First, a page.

For decades, Apple relied on a country flag as the primary indicator of the keyboard layout you selected in macOS for languages associated with a single country. In the latest versions of macOS, select keyboards in System Preferences > Keyboards > Input Sources by clicking the plus sign (+) and browsing or searching for the layout you need.
The flags helped some of us recognize and confirm the layout we wanted when multiple choices for a language were available, such as a French layout used in France versus a French layout used in Canada. used. Many entries used letters or logograms as their symbol, like Arabic, when no country association made sense.
In macOS 12.4 Monterey, Apple removed the flags and put up the duller, but perhaps more neutral and readable two-letter international country codes where it previously used flags. Now all items in Input Sources have letters, sometimes with an elaboration (such as VI above TX to indicate Vietnamese in Telex input format), rather than a mix.
(A handy tip: if you check “Show input menu in menu bar” to show keyboard options in the Input Sources view of the keyboard preference pane, you can then select Show input source name from the input menu to show details beyond the country code or abbreviation. such as “GB British” for the British English keyboard.)
While Apple has not disclosed its rationale, it may be due to the increasingly fraught nature of displaying flags in a world with many active territorial disputes, border wars and separatist movements, some of which come with competing flags, new flags or flags that are can provoke violence through their use.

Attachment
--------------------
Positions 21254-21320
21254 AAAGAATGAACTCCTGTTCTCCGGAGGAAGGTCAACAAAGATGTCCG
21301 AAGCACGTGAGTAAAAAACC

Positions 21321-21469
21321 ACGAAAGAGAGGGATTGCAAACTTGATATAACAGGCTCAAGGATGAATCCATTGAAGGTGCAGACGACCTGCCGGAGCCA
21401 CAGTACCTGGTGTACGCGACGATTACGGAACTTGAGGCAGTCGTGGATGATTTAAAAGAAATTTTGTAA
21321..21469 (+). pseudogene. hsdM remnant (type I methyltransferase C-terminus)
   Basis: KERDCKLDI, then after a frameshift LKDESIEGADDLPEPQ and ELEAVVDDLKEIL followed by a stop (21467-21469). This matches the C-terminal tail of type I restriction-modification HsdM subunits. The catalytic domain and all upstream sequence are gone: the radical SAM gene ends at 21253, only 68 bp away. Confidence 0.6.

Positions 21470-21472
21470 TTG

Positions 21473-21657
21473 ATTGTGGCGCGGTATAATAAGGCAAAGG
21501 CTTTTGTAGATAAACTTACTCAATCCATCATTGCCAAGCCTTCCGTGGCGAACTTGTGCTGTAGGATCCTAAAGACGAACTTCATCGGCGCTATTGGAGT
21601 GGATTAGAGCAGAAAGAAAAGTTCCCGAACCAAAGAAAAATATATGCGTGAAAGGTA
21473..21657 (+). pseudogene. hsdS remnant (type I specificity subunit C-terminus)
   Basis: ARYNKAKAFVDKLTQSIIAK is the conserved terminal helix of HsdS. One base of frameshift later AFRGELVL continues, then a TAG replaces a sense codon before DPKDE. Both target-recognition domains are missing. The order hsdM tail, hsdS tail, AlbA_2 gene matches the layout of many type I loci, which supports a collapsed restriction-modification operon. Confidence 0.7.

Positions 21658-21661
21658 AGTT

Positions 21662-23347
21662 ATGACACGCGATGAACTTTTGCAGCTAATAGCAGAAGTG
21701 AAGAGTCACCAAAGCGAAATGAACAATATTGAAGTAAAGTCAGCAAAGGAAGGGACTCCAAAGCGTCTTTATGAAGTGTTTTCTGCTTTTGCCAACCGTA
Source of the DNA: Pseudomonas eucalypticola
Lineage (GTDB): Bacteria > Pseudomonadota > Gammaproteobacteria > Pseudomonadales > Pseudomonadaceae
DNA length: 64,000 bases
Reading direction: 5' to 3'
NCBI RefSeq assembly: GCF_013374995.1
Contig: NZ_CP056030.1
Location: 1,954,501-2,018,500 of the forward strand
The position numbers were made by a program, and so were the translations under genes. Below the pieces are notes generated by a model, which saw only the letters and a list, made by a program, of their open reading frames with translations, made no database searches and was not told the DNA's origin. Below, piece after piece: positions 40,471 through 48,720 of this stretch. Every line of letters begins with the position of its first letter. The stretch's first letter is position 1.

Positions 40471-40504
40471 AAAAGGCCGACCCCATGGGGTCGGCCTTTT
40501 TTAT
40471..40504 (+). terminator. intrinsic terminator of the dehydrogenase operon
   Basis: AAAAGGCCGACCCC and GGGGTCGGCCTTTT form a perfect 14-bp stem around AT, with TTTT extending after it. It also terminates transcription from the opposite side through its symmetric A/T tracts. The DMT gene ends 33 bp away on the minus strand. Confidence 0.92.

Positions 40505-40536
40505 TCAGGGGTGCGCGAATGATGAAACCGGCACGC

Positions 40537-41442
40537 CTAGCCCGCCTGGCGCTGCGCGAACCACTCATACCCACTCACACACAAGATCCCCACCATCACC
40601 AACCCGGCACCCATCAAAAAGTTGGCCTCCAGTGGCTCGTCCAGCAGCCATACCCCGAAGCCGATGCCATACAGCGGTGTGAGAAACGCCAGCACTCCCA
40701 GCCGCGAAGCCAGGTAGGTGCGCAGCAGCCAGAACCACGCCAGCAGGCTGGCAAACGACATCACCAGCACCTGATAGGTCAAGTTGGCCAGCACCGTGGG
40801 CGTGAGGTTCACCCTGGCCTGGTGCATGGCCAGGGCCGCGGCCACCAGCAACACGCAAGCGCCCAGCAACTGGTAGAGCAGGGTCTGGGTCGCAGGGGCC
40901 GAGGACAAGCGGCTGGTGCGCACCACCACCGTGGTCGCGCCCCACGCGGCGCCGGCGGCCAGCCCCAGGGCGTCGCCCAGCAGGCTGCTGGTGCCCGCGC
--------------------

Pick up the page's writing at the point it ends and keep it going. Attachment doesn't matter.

Take the United Kingdom, which is more fully “the United Kingdom of Great Britain and Northern Ireland”, a single nation made up of four parts: England, Northern Ireland, Scotland and Wales. The UK has a single flag for the country which is used internationally, but historical and modern flags for England, Scotland and Wales have been incorporated into Unicode and used in everyday life, but Northern Ireland has none for intensely political reasons. You see the problem.
More pragmatically, the group that provides unified character representation standards for scripts (the letters that make up languages), symbols, Emoji, and more, the Unicode Consortium, has decided to stop approving new flag emoji. That means each future flag must be individually signed and supported by Apple and not directly interchangeable with other platforms. (In fact, Windows has never included drawings of flags in its Emoji sets.) It also lets the consortium know about political discussions, leaving those to other international bodies.
However, if you prefer flags over letter codes, you can restore them with inexpensive tools released by developers:
Keyboard Switcheroo: For $1.99, this app creates a new input selection menu that uses country flags, color-coded two-letter country codes, or an image you select.
Colorful Input Menu Flags: This $0.99 competitive app focuses on flags and lets you choose from variants for a language.
Ask Mac 911
We’ve put together a list of the most frequently asked questions, along with answers and links to columns: read our super frequently asked questions to see if your question is there. If not, we are always looking for new problems to solve! Email yours to mac911@AppSixty.com, including screenshots where appropriate and if you’d like to use your full name. Not every question is answered; we do not respond to email and cannot provide direct advice to solve problems.